Friday, May 14, 2010

Hands Up: Who Has Great Self-Esteem?

Back when I was a theater student, one of my instructors opened his class by asking: “Does anyone here have an inferiority complex?”

The room was silent. I wanted to raise my hand and say, “Yes... well, that is, I sort of have an inferiority complex, but it’s not a very good one.”

But because this was the truth, I did not.

I recently came across a reference to a book called The Golden Ghetto: The Psychology of Affluence by Jessie O'Neill. The book apparently argues that inherited wealth or "money without meaning" can lead to a whole host of problems for the wealthy recipient. Among these are "low self-esteem, low self-worth, lack of self-confidence."

There are, of course, endless studies on poverty that blame a lack of money on low self-esteem, low self-worth and a lack of self-confidence.

So having too much money or too little can leave a person feeling unworthy. The key to a fulfilled and psychically balanced life must be to have just enough: enough to meet your needs; not so much that you don't know what to do with yourself. That's one possibility.

Another possibility is that those people in the middle, the ones who have just enough, also have low self-esteem. In fact, being alive may well be a cause of low self-esteem and a lack of self-confidence. Blaming it on circumstances could be just our way of trying to force our inner dialogue to conform to some kind of logic. "I think this way because..."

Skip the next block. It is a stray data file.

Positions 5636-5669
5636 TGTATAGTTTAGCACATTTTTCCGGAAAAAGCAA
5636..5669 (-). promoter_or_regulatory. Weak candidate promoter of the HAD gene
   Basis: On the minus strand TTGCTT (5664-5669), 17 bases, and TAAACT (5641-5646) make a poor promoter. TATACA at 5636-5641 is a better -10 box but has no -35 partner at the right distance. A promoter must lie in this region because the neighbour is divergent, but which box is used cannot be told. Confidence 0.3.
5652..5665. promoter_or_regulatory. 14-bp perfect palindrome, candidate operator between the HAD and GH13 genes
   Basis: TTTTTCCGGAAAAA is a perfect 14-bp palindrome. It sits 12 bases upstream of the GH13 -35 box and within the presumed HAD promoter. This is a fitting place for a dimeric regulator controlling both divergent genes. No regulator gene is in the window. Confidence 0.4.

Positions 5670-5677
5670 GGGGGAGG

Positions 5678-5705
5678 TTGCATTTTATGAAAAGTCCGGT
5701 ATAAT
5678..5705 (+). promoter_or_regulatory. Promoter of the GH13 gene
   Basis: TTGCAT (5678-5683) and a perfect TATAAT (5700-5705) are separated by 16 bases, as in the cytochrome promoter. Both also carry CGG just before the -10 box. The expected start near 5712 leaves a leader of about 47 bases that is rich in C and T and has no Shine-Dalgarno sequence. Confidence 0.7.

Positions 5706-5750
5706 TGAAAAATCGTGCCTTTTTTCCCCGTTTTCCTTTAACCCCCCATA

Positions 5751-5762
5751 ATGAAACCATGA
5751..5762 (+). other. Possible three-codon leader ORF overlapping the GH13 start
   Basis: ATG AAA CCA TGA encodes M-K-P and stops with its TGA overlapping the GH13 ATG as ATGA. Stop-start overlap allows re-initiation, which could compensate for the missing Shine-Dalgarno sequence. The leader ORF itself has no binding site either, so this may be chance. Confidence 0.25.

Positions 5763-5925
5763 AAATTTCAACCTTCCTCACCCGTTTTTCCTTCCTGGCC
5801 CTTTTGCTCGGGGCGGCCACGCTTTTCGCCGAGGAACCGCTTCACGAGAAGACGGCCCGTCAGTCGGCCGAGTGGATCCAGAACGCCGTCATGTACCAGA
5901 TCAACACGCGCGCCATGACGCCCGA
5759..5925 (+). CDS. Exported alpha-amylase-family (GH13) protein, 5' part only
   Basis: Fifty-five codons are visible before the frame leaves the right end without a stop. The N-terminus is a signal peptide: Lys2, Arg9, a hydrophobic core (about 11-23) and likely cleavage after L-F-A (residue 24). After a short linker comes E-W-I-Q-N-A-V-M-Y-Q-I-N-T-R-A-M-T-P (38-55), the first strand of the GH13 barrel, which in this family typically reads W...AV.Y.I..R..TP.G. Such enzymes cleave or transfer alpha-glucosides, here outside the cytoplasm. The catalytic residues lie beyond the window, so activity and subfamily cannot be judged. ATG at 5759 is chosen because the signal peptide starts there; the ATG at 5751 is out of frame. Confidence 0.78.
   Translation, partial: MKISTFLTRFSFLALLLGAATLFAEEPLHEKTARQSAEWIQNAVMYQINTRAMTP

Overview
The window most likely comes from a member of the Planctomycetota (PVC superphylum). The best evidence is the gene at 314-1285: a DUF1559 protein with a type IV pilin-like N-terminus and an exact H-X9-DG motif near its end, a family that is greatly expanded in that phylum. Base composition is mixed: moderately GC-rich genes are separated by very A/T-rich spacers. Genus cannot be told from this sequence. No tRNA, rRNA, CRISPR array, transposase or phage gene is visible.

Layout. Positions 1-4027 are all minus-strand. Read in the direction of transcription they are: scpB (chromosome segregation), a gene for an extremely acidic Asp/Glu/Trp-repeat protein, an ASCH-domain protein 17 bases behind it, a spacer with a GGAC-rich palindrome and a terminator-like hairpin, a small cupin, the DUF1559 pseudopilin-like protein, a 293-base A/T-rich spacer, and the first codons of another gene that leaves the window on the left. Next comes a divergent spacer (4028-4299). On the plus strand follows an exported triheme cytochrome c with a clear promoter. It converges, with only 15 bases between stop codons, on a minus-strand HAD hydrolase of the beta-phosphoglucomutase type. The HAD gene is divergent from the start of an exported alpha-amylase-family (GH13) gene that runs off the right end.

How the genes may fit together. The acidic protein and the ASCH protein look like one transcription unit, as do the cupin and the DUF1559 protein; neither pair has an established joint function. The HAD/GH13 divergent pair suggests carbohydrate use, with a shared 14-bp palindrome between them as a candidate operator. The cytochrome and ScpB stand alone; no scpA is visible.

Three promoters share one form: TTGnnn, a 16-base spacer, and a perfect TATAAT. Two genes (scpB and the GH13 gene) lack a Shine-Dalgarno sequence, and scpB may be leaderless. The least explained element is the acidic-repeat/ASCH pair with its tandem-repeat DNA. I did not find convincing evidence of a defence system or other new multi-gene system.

One of the wonders of being human is our ability to imagine. We do not just exist in the concrete world of today. We dream of different lives for ourselves, scary worst-case scenarios of poverty and misery and wild fantasies of stress- free luxury travel to exotic locations with an adoring fashion model (who happens to also have a PhD and a complete lack of annoying personal traits) at our side.

We compare our reality to these fantasies, we prepare for the worst (which almost never happens) and constantly measure our reality against the positive fantasy and wonder if we have somehow missed our true calling. This doesn't mean something is terribly wrong. If we didn't do that, we would be sea urchins, not human beings.

If you accept occasional nagging self-doubt and uneasiness as a rather unremarkable part of human life, you do not need to find a "cause" for it and identify what is to "blame." That should free up a lot of your brain power for other things.

It is very easy to identify something or other as the cause of your lack of self-worth: It is because you were raised too rich, or too poor, or you're too fat, or too thin, you're too driven, or too lazy, or the kids teased you, or your parents were too distant or smothering, their expectations of you were too high or too low.

Once you've identified the supposed cause, you look at other people who have the thing you've identified as lacking, and without the benefit of being inside their heads, assume they have no problems at all with their self-esteem. Well, guess what? They do.

And you know what else? I couldn't be bothered to come up with a conclusion for this story. I'm such a loser.

Self-Esteem Bowl Photo credit: / CC BY 2.0

*Opening paragraphs of this article excerpted from Broke is Beautiful by Laura Lee.